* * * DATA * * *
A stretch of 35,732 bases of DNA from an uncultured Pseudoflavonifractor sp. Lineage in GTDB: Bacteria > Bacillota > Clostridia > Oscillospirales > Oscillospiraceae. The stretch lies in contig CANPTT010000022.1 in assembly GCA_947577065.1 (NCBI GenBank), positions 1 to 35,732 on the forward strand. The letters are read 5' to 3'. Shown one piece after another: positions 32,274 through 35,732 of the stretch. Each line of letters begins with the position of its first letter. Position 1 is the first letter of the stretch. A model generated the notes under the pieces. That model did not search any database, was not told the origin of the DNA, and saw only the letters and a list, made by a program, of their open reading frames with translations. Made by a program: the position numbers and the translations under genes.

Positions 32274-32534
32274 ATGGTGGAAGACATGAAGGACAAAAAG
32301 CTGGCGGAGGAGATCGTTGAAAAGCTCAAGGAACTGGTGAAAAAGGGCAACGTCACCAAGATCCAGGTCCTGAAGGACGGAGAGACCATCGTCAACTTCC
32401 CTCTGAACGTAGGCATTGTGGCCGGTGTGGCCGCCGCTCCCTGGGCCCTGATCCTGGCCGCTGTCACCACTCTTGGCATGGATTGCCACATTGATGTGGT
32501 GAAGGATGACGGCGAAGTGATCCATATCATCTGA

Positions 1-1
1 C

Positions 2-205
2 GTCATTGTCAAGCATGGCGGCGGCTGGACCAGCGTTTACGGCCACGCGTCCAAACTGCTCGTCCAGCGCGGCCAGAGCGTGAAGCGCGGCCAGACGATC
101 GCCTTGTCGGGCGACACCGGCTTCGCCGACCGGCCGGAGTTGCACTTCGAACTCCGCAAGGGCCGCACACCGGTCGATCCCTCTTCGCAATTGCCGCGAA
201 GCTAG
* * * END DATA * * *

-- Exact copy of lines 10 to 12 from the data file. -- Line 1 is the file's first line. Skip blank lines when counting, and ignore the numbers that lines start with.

2 GTCATTGTCAAGCATGGCGGCGGCTGGACCAGCGTTTACGGCCACGCGTCCAAACTGCTCGTCCAGCGCGGCCAGAGCGTGAAGCGCGGCCAGACGATC
101 GCCTTGTCGGGCGACACCGGCTTCGCCGACCGGCCGGAGTTGCACTTCGAACTCCGCAAGGGCCGCACACCGGTCGATCCCTCTTCGCAATTGCCGCGAA
201 GCTAG